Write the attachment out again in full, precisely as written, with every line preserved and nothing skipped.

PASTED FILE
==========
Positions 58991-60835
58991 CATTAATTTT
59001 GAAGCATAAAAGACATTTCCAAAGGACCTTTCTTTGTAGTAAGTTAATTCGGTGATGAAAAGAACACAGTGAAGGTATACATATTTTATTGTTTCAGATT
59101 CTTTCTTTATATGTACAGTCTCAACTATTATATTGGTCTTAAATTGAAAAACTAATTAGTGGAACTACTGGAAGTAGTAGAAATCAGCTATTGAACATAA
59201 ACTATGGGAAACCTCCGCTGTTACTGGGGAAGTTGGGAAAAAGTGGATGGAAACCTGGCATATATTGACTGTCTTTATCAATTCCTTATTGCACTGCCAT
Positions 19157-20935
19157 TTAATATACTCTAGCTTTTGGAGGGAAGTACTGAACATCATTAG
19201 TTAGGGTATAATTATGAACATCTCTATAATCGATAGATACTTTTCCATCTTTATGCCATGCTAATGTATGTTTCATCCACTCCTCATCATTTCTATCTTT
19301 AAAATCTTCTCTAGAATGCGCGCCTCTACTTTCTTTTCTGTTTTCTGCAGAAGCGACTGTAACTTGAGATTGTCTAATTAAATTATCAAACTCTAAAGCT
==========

Positions 58991-60835
58991 CATTAATTTT
59001 GAAGCATAAAAGACATTTCCAAAGGACCTTTCTTTGTAGTAAGTTAATTCGGTGATGAAAAGAACACAGTGAAGGTATACATATTTTATTGTTTCAGATT
59101 CTTTCTTTATATGTACAGTCTCAACTATTATATTGGTCTTAAATTGAAAAACTAATTAGTGGAACTACTGGAAGTAGTAGAAATCAGCTATTGAACATAA
59201 ACTATGGGAAACCTCCGCTGTTACTGGGGAAGTTGGGAAAAAGTGGATGGAAACCTGGCATATATTGACTGTCTTTATCAATTCCTTATTGCACTGCCAT
Positions 19157-20935
19157 TTAATATACTCTAGCTTTTGGAGGGAAGTACTGAACATCATTAG
19201 TTAGGGTATAATTATGAACATCTCTATAATCGATAGATACTTTTCCATCTTTATGCCATGCTAATGTATGTTTCATCCACTCCTCATCATTTCTATCTTT
19301 AAAATCTTCTCTAGAATGCGCGCCTCTACTTTCTTTTCTGTTTTCTGCAGAAGCGACTGTAACTTGAGATTGTCTAATTAAATTATCAAACTCTAAAGCT